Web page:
And There He Kept Her

Joshua Moehling's debut novel, And There He Kept Her, is a thought-provoking thriller that doesn't shy away from either horror or complexity. Featuring sheriff's deputy Ben Packard, this is the start of a rich and suspenseful series, a small-town crime drama with pulse-pounding potential.

Jesse and Jenny, two teenagers stuck in their small hometown of Sandy Lake, Minn., have broken into elderly Emmett Burr's home to steal his prescription pills. But as they nervously sneak through the boarded-up basement, they uncover a dark secret, one that Burr will do anything to keep hidden.

When Jesse and Jenny's disappearance comes to the attention of Ben Packard, the new-to-town deputy suspects they might just be a pair of teenaged lovebird runaways. That is, until Jenny's mom (who happens to be Packard's cousin) reveals two things: Jenny is a Type 1 diabetic without her insulin, and she left her cell phone behind. From there it becomes a race against the clock for Packard to find the two teens. Meanwhile, for him, the story of a missing teenager near Sandy Lake touches a raw nerve: his own brother disappeared there years earlier, never to be found. Packard thought his return to Sandy Lake might offer a respite from his previous post as a police officer in Minneapolis, where a devastating loss left him in search of a new home. But with some Sandy Lake residents wary of their new sheriff's deputy being gay, and this fraught case proving trickier than he first thought, Packard will have to confront the secrets both he and Sandy Lake have kept buried.

Packard provides a strong foundation for Moehling's crime thriller, offering a new take on the familiar police hero genre. Rather than playing the part of noir detective or maverick cop, Packard is a level-headed, pragmatic officer whose care for his newfound community complements rather than challenges his desire to uphold the law. Similarly, Packard's multifaceted, tragic past doesn't serve as a stumbling block for his present investigation. Instead, it enriches his understanding of those centrally involved in the case. In this way, Moehling restages his hero's backstory as a strength--a source of empathy, and the seed of Packard's insight into the human condition, despite its haunting resonances with his personal life.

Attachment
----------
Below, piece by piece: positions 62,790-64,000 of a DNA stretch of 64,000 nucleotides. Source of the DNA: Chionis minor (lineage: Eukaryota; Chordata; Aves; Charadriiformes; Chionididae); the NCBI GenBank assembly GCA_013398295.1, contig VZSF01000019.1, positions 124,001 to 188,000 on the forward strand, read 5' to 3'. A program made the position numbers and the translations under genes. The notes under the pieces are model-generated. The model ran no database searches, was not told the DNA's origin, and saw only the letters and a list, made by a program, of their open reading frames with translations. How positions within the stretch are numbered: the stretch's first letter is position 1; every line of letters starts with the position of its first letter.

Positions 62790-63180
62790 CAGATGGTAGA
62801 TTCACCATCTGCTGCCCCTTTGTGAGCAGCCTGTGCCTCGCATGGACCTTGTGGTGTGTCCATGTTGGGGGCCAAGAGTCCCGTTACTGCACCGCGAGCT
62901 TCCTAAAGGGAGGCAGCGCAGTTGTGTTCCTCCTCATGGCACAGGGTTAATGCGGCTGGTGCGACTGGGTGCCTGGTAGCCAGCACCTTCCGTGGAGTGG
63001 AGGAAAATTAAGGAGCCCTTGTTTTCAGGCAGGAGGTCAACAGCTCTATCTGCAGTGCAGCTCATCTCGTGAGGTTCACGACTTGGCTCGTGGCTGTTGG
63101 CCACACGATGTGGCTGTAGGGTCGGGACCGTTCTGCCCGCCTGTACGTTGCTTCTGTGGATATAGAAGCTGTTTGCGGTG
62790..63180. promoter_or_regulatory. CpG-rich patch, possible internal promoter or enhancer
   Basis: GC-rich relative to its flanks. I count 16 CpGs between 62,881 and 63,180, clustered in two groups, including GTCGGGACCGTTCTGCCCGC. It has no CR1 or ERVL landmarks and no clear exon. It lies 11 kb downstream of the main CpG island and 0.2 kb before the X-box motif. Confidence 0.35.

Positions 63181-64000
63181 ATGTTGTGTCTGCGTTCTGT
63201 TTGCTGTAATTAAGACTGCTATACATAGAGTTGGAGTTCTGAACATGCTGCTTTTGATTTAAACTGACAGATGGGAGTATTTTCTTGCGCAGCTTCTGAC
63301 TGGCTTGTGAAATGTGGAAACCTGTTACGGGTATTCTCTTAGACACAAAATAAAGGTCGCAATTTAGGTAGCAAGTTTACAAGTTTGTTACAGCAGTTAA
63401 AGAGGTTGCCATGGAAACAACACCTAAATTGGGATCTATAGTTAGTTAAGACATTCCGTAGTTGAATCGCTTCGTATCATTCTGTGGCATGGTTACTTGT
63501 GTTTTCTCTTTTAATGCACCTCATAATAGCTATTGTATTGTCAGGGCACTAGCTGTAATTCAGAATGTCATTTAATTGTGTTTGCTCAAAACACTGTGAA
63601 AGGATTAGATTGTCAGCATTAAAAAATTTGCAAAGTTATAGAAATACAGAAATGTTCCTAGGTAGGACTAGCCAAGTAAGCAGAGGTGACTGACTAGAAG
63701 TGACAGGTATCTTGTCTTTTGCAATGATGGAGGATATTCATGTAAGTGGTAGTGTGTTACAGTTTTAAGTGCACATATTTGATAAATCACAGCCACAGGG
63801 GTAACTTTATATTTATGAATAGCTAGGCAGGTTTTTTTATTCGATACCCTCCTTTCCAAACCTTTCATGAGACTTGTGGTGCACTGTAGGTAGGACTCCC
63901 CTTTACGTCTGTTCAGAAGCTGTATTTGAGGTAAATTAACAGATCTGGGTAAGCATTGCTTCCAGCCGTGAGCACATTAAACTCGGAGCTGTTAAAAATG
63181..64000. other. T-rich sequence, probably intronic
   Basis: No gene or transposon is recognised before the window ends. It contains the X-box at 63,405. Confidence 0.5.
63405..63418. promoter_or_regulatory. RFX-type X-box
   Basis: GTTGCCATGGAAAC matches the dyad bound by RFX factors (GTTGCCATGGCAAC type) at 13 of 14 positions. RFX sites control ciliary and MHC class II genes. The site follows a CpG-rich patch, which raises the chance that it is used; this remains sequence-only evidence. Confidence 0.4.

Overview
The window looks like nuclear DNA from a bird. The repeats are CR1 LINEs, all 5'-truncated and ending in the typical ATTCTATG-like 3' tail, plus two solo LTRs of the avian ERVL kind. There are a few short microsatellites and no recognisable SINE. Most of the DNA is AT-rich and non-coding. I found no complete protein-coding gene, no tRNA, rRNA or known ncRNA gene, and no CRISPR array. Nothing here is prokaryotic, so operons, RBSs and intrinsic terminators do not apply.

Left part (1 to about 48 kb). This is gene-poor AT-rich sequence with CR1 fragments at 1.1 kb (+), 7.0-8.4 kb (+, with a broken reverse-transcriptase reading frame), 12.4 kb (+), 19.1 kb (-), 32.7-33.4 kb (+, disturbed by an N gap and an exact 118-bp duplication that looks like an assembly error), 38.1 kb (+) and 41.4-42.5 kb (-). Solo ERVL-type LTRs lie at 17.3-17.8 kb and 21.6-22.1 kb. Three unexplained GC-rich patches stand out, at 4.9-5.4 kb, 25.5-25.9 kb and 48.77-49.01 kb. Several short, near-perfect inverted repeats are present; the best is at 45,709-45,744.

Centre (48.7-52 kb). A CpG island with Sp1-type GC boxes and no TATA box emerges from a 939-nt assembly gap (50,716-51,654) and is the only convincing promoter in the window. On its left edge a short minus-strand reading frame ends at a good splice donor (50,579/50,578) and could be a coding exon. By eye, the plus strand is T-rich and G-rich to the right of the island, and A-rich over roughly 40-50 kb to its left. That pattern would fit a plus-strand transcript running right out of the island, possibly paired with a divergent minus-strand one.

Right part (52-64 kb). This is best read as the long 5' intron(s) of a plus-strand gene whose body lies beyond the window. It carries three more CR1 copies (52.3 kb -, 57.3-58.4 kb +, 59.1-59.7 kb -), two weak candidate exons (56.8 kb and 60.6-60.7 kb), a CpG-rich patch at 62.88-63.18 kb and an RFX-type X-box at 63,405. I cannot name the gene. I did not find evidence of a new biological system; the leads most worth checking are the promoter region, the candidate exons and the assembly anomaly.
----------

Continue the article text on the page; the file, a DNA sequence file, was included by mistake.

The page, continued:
Sandy Lake itself is just as central to And There He Kept Her as Packard. It's an atmospherically complex small-town setting with a textured cast of characters. Moehling captures the class, race and gender relations in this community, avoiding idealizations in favor of no-nonsense realism. Jesse's family, for example, provides a look into the tense home life of teenagers here, further developing a character like Jesse beyond any stereotypical drug-dealing boy. Jenny, too, emerges fully formed through the depiction of her family life and surroundings. Even characters with little page time, like these two teens, take on fully formed lives.

But it is Emmett Burr, the novel's villain, who emerges from And There He Kept Her as the most completely developed and complicated character. Eschewing cheap twists for emotional intensity and complex moral quandaries, Moehling crafts a plot that is dependent on readers knowing, practically from the start, who is to blame for the central crime at hand. Doing so may result in a less stringent focus on the novel's "mystery," but it allows for a more insightful set of thematic interests, a more nuanced cast of nefarious characters and a more slow-burn engine for the novel's tension. By spending a great deal of time with the story's main antagonist--who is elderly, obese and in failing health--readers come to know Emmett as almost a dark double to Packard, making him just as foundational to the novel's core. Moehling never excuses or sentimentalizes Emmett's horrific actions, yet he nevertheless manages to illustrate the man's motivations and weaknesses in a way that makes him understandable. What's more, the novel's climax puts readers in the uncomfortable position of having to see Emmett in a semi-heroic light, recognizing that not all evil is equal, nor are all good deeds fully redemptive.

The novel's darkness at times threatens to overwhelm its characters and tone alike. However, Moehling offers brief but powerful comforts in the midst of his plot's horrors. Packard's burgeoning friendship with local dog rescuer Gary, his supportive partnership with his coworker Kelly, and his undeniable bond with a disfigured, adopted corgi all offer welcome lightness throughout the novel. Moehling doesn't flinch from the raw details of what happens in Emmett Burr's basement, but he acknowledges, too, the potential joys in the world outside it. Loneliness can corrupt a person, but connection nevertheless remains, miraculously, possible. --Alice Martin

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